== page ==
When I was a child, my mother would regularly put my brothers and me to sleep by playing Fulton Sheen talks on tape and (later) on CD. I remember marveling first at the man’s voice, its weathered timbre and solemn cadence and massive fluctuations in volume. What held my attention next were the stories: stories of souls saved and souls lost and souls still hanging in the balance, with an occasional humorous story thrown in for comic relief. But what finally made Fulton Sheen my lifetime mentor were his ideas—his beautiful, crystalline, elemental articulations of Catholic doctrine and Catholic morality.

Later on, when I got my first teaching job (about fifteen years ago now), I simply wouldn’t give a lecture on any topic whatsoever without looking to see if Sheen had a talk on the subject that I could listen to first. And, of course, he had talks on nearly everything. Even so there were a handful of themes that surfaced over and over whenever he spoke and whenever he put pen to paper. These five themes were the Eucharist, the Cross, the Holy Hour, Mary, and Sin. He spoke on these topics so much that I came to recognize not only the ideas, but even the formulations he used to express them. Sheen never minded repeating himself, plagiarizing his own best phrases across different works. If there was a point to be made, he made it, reiterated it, drove it home tirelessly over decades for the conversion and edification of his listeners.

Many of these classic Sheen insights on the Eucharist, the Cross, the Holy Hour, Mary, and Sin have been gathered into the anthology recently published by Sophia: Lord, Teach us to Pray. This volume embodies the heart of Sheen’s message, the essence of what he wanted to say, and the fruit he hoped that message would bear in his audience. And in addition to characteristic Sheen themes, this book conveys the characteristic elements of Sheen’s style.

He loved to insert poetry into his teaching and exhortation, and many of his favorite verses enter into this compilation. (Perhaps none is more lovely than St. Robert Southwell’s metaphor for the Incarnation: “The bird that built the nest is hatched therein.”)

One of my favorite Sheen traits, one he shares with the greatest theologians, is his delight in correlating the discrete parts on one aspect of the faith with the discrete parts of another. For instance, in Lord, Teach us to Pray, he lines up the seven last words from the cross with the seven parts of the Our Father and the seven parts of the mass (as it was at the time of his writing). This means that when we pray the Confiteor, for instance, we can imagine the crucified Christ invoking the Father’s forgiveness, and when we pray “Give us this day our daily bread,” we can link our wants and needs to the Lord who said “I thirst.”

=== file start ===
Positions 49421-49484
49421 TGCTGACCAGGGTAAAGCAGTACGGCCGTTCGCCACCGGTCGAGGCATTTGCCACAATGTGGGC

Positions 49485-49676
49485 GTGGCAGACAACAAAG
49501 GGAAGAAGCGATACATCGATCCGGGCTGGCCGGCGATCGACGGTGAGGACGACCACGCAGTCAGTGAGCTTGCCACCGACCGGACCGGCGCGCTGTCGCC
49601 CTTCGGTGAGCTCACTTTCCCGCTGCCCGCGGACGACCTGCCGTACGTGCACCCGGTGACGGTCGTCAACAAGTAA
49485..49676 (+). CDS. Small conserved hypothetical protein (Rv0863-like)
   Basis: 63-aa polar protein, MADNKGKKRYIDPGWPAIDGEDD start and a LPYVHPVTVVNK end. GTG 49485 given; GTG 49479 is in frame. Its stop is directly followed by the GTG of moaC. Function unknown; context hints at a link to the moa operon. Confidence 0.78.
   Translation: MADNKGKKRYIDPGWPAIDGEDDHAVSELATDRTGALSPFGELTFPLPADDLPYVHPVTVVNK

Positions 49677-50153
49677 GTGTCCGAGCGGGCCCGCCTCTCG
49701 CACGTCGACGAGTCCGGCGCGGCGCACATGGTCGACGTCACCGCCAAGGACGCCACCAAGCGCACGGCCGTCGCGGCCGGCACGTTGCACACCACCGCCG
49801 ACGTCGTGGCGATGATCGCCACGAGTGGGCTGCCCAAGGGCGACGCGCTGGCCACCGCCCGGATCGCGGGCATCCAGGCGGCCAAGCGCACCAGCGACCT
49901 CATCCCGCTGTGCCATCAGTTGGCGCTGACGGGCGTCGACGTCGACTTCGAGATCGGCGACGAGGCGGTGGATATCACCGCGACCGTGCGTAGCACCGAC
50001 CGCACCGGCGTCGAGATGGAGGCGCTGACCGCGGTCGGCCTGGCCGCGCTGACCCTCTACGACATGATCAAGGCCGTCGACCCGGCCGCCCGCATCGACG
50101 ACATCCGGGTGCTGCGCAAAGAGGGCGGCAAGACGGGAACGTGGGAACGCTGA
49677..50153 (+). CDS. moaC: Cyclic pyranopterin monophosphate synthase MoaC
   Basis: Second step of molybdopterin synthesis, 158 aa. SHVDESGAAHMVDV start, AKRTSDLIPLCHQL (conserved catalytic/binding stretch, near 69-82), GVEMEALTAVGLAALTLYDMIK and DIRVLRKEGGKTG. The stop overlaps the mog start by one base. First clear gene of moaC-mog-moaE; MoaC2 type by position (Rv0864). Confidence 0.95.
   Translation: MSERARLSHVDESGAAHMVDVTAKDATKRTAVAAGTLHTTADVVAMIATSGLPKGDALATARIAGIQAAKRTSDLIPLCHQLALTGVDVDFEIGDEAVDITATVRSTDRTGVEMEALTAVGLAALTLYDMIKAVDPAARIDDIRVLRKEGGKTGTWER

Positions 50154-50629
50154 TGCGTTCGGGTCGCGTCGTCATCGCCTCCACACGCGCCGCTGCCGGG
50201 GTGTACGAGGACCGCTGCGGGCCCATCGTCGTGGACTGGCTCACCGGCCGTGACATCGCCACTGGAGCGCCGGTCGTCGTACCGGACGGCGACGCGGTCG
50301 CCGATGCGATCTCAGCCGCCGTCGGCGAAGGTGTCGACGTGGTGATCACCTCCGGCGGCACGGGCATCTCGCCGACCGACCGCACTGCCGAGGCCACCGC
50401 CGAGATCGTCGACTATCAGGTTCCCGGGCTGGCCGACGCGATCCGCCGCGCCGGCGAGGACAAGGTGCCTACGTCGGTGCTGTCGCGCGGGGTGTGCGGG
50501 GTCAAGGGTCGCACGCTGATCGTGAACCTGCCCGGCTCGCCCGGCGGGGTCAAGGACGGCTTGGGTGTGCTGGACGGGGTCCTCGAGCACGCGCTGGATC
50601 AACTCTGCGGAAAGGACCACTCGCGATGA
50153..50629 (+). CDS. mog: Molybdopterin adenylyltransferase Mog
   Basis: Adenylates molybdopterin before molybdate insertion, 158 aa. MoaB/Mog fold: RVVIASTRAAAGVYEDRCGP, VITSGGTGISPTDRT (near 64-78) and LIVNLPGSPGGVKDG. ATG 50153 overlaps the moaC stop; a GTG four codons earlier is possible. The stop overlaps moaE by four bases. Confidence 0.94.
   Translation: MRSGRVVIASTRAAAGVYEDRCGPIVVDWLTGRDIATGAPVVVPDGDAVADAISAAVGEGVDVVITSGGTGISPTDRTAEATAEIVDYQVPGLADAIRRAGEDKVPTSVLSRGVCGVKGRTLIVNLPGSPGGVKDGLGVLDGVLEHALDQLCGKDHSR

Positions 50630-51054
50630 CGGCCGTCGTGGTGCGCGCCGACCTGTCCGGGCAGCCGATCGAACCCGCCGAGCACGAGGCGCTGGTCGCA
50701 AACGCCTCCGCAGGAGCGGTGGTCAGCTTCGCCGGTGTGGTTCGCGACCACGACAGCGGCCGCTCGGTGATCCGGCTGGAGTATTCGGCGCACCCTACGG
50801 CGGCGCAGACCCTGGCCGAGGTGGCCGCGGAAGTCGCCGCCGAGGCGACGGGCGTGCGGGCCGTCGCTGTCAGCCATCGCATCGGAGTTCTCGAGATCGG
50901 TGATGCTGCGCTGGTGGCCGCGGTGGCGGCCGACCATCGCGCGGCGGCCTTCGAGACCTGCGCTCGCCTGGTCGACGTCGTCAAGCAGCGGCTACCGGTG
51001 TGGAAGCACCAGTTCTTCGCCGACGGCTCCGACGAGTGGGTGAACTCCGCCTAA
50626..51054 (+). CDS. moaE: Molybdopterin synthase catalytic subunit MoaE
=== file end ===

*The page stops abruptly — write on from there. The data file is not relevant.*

Sections of the book are dedicated to brief meditations, many of which have all the force of timeless epigrams. Consider the moral and eschatological elegance, for example, of the following formula:

Love without pain is heaven.
Love with pain is purgatory.
Pain without love is hell.

Sheen never went long in writing or speaking without including Scripture. I’ll select just one passage, glaringly applicable to our present situation, from this volume: “The Breviary, which priests read daily, offers praise to Judas Maccabeus, who refused to surrender to superior enemy forces and died saying: ‘God forbid we should . . . flee away from them; but if our time be come, let us die manfully for our brethren, and leave no cause to question our honor’” (see 1 Macc. 9:10).

But I would suggest that the most valuable section of this new compilation is its inclusion of Sheen’s discussion on the Holy Hour—why to pray it and how to pray it. One of the arguments he gives on behalf of regular meditation is that it “keeps us from seeking an external escape from our worries and miseries. When difficulties arise, when nerves are made taut . . . there is always a danger that we may look outwards, as the Israelites did, for release.” But only by seeking God above and Christ within—only in prayer—will we find the solution to any ultimate problem. Only in prayer is peace.

This insistence on the Holy Hour was perhaps the greatest contribution of a great man. Fulton Sheen was many wonderful things: a priest, bishop, scholar, apologist, catechist, university professor, television star, retreat-preacher, supporter of foreign missions, and embracer of lepers. But most importantly, he was a man of prayer. It is in that more than in anything else that we can learn, in this book and elsewhere, from Bishop Sheen.

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The featured image is a photo of Fulton Sheen (1956) and is in the public domain, courtesy of Wikimedia Commons.

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